What do I mean by “shaping your leadership and corporate culture?” The culture of a corporation comprises all the formal ethical, decision making and business processes that go into building the business model by which products and services are provided to the customers. But more importantly, culture comprises the non-written and unofficial codes of operation within an organization. Simply put, culture is “the way we do things around here.”
When the culture of an organization is too rigid to allow for honest and open discussion of choices between competing moral and/or economic values, then employees will be faced with uncertainty in how to respond to new situations. When the moral and economic values of the corporation are not articulated, employees will make decisions that seem to be best to them based on their own sense of justice. The task becomes one of defining the organization’s values and the process used to chose when those values compete with each other, as they often will.
Employees must be able to decide for themselves exactly how they will “fit” in the organization in order to judge how effective they will be. If the culture is not immediately and openly obvious, we take a chance of a mismatch that will be costly for both the organization and the employee (or volunteer).
I’m sure we can all site examples of how a rigid focus on one or two business parameters, either through a conscious effort or perhaps unintended consequences, has caused a company to go astray. In our own lives, we may secretly admonish ourselves for letting a lapse in judgment cause us to set off a chain of consequences that put us in a position of lost credibility. This is, perhaps, because we do not stop to seriously think about how we choose between competing moral and or economic values in our lives. Even the simple things can chip away at our own credibility. For example, how often have we been given too much change and decided to simply keep it? After all, the store won’t really miss it–will they? And what if you decide to tell the proverbial “little white lie” in order to make life easier for yourself or to avoid hurting someone else’s feelings? Without making any judgment about your choice or my choice in these small, everyday examples, I wonder how many of us actually stop to think about the process we use to choose between the many possible actions in these cases. How often have we really thought about what drives us and from where our sense of moral value comes?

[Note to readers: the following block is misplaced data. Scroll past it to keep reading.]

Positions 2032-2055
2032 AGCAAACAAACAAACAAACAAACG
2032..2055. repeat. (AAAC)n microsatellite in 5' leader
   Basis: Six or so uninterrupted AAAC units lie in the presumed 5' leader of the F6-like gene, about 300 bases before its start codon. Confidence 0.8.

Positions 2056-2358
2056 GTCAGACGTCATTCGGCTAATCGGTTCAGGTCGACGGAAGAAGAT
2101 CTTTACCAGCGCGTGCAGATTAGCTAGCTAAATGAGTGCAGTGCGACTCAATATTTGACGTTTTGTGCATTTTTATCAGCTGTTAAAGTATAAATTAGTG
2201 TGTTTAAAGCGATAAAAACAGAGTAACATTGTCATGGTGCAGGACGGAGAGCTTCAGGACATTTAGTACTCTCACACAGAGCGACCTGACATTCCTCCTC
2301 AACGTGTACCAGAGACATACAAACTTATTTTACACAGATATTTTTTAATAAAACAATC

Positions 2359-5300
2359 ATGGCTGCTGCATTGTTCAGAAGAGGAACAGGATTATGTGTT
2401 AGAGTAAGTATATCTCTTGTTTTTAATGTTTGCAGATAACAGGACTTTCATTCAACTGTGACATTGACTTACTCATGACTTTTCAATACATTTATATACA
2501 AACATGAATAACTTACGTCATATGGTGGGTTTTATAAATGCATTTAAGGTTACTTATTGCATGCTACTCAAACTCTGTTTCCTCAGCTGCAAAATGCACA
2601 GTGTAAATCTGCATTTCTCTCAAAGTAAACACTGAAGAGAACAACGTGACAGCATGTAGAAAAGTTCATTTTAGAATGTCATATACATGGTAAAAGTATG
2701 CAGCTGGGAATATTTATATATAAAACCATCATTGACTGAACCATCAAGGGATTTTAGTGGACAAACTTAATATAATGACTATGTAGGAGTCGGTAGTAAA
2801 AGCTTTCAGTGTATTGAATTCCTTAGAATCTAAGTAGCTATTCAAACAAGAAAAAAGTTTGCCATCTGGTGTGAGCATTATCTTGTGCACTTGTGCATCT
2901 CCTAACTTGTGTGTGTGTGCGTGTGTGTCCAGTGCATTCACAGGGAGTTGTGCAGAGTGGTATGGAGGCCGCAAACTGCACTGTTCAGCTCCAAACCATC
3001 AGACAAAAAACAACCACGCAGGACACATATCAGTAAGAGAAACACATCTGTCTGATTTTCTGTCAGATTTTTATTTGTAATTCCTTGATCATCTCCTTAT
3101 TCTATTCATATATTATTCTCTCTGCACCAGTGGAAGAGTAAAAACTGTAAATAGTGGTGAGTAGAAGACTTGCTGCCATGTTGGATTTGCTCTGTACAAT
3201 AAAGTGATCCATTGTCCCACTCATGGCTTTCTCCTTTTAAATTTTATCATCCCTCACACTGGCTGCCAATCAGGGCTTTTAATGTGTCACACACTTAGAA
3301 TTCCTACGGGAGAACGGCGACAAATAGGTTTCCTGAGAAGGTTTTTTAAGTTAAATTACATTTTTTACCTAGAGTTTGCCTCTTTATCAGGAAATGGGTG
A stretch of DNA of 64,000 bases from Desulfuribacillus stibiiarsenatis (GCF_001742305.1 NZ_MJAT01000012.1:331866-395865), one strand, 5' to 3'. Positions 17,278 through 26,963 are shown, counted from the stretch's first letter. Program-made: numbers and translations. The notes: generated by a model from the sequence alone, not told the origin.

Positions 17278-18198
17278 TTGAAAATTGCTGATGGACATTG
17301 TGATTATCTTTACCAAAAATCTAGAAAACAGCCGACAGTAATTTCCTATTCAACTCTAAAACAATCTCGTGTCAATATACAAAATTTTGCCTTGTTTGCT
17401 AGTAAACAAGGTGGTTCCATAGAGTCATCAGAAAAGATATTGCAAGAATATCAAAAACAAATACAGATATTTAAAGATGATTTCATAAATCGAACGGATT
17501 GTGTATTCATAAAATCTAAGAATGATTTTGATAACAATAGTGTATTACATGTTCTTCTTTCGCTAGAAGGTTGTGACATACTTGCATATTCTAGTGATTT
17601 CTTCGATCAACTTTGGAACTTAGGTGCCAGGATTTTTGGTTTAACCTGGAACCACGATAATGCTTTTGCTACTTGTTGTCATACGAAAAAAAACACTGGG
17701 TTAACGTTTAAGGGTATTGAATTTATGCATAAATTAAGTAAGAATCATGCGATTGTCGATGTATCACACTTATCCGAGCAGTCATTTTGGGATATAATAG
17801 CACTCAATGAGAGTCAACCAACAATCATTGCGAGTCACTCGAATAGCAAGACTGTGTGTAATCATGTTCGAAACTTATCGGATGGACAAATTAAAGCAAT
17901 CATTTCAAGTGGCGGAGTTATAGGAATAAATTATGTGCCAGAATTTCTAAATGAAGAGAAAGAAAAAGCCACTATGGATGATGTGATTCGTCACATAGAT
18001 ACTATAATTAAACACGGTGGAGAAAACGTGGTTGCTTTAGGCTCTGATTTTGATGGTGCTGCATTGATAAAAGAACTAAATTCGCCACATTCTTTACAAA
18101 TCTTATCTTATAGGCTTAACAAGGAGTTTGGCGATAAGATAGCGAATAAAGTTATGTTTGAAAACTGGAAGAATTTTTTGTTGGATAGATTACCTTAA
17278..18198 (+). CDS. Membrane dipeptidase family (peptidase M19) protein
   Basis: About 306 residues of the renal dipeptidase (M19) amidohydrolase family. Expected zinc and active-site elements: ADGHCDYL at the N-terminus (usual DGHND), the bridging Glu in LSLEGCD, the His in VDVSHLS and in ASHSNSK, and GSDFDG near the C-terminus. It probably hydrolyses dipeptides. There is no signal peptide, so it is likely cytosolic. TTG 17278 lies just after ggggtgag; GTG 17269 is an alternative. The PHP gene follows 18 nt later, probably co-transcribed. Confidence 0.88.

Our companies and organizations comprise diverse people. It is the culture of those organizations, built up over time through a melding of individual sensees of morality that allows or punishes certain actions. But again, is the building of that culture an accident left to chance or is it a conscious shaping of the corporate culture with forethought, direction, and an ability to adapt to new information and outside forces?
That is what this post is about: the conscious shaping of the corporate culture to allow our companies to respond in a predictable way under similar circumstances. More importantly, a well defined set of moral values combined with a known process for evaluation and selection when those values compete among themselves or with economic forces, that will give direction when new circumstances arise. It is through a carefully articulated culture, one that is open and obvious to all, that new employees will know ahead of time whether or not they will fit into the company. And it is all about “fit” when it comes to happy employees.